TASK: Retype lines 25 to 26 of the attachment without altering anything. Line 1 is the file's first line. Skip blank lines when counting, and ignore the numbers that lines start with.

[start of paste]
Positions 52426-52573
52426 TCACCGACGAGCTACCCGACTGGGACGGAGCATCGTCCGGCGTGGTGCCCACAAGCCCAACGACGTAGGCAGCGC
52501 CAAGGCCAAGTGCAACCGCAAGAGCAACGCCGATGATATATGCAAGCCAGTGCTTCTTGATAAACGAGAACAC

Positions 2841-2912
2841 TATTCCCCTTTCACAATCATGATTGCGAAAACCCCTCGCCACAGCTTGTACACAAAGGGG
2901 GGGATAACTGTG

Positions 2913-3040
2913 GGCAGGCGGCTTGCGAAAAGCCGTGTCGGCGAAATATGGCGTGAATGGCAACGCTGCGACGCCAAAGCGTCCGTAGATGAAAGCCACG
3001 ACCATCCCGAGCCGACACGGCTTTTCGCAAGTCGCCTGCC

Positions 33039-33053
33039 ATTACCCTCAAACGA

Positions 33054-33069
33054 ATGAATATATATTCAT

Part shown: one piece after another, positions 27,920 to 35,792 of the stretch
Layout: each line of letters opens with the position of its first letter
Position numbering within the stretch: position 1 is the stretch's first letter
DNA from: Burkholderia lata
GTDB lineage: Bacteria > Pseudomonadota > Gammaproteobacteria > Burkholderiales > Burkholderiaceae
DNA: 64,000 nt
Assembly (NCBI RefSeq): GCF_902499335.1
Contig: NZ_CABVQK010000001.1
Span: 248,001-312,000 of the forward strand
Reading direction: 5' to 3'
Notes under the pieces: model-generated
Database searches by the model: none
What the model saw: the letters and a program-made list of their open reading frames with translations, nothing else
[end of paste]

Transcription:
Database searches by the model: none
What the model saw: the letters and a program-made list of their open reading frames with translations, nothing else